Posted: 10:54 a.m. Oct. 18, 2009 | Updated: 10:16 p.m. Oct. 18, 2009
3 runners die in Detroit marathon
BY KORIE WILKINS
FREE PRESS STAFF WRITER
In the span of just 16 minutes, three men collapsed and died while running the 32nd Detroit Free Press/Flagstar Marathon – the first deaths in the event since 1994.
The first to collapse was Daniel Langdon, 36, of Laingsburg, at 9:02 a.m., said Rich Harshbarger, vice president of consumer marketing for the Detroit Media Partnership, which handles business operations for the Free Press and Detroit News. Langdon was on Michigan Avenue between the 11- and 12-mile markers.
Rick Brown, 65, of Marietta, Ohio, collapsed at 9:17 a.m. near where Langdon went down, Harshbarger said. And Jon Fenlon, 26, of Waterford collapsed at about 9:18 a.m., just after finishing the half-marathon in 1:53:37, he said.
Fenlon, whose Facebook page says he worked at the advertising firm Campbell-Ewald in Warren, graduated from Eastern Michigan University.
He made headlines in 2006 when he caught a home run ball hit by Magglio Ordoñez that sealed the Tigers’ sweep of the Oakland A’s – sending the team to the World Series, said friend Jenny Wroblewski.
Family members declined to comment Sunday, saying they were too distraught.
Friends and family of Langdon could not be reached for comment; Brown’s family declined to comment.
Deaths at marathons are rare. Minneapolis cardiologist Kevin Harris presented a study this year at the American College of Cardiology’s 58th Annual Scientific Session showing the death rate for marathons was 0.8 per 100,000 participants.
Sunday’s fatalities were the first in the race since 1994, when veteran runner Samuel Grafton, 42, of Troy, died of a heart attack at the 22-mile mark. Grafton’s death was the only other recorded death in the race’s history.
The deadliest day of running occurred during the 2008 Great North Run half marathon in England in 2005, when four male runners died on a warm and humid September day.
“It’s important to emphasize the rarity of it because far more people have health benefits from the sport than these type of issues occurring,” said Keith Hanson, coach of Hansons-Brooks Distance Project, an elite running club based in Rochester Hills.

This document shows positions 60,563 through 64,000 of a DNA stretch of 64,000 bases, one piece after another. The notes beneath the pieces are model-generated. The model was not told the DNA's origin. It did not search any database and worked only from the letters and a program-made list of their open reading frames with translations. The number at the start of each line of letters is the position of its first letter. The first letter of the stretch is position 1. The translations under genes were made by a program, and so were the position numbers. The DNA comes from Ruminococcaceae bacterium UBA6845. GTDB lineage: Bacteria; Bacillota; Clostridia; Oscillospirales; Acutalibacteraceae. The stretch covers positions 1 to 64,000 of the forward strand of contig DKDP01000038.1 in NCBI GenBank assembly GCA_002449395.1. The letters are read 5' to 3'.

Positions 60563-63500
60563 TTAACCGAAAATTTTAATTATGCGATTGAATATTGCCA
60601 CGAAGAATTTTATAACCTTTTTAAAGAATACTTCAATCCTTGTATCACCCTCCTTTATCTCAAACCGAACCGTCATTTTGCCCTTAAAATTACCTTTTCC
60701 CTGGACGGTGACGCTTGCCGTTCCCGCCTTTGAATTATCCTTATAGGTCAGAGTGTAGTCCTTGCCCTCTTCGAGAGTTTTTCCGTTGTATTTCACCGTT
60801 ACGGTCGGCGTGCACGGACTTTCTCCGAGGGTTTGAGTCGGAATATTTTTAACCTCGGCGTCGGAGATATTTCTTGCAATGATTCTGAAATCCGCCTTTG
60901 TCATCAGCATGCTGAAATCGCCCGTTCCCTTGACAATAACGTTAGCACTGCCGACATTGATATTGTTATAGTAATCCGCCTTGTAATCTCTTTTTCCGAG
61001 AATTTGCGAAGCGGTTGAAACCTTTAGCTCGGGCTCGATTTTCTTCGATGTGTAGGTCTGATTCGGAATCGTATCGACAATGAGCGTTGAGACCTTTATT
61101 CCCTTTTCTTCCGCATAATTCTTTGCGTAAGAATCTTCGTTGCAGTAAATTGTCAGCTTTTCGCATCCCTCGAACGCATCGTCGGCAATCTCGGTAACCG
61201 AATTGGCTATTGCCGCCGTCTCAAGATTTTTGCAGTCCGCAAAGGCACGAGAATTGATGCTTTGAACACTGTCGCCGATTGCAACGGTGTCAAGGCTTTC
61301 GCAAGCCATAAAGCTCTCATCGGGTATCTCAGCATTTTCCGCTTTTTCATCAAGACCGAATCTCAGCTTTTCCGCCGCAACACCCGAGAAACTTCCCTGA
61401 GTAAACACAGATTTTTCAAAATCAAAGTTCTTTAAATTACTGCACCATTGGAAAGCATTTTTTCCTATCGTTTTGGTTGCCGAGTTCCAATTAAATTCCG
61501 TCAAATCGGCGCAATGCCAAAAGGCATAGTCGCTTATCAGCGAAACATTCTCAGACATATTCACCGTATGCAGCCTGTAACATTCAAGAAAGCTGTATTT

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Hanson, who has attended hundreds of marathons, said he thought the weather didn’t contribute to the deaths.
National Weather Service meteorologist Steve Considine said at 7 a.m. the temperature at City Airport was 28 degrees with a cloudless sky. By 9 a.m., the temperature was 34.
Marathon doctors and race officials said rapid, state-of-the-art resuscitation was provided to the three runners who died. There were 14 doctors on the event’s medical team of more than 60 health workers, said Dr. Jenny Atas, an emergency physician from Detroit Receiving Hospital, who directed the medical team.
Runners also sign a medical release form.
When a runner, believed to be Langdon, collapsed, three spectators began administering CPR and stayed with him until help arrived.
“We did everything we could,” said one spectator, a nurse, who asked not to be identified because she wanted to remain private. “I want the family to know that.”
Steve Corcoran, 62, of Farmington Hills and his daughter, Maureen Bauschke, 27, of Kalamazoo put a coat under Brown’s head, as they and other spectators shielded him from runners.
Jim Young, 60, director of the 5K and half marathon portion of the race, stood over Fenlon as medical workers performed CPR. Young held out his arms, blocking Fenlon from other runners.
“I don’t think they really knew,” Young said.
Staff writers Bill Laitner, Eric Sharp, Tammy Stables Battaglia, Zlati Meyer, Amber Hunt, Gene Myers and Jo-Ann Barnas contributed to this report.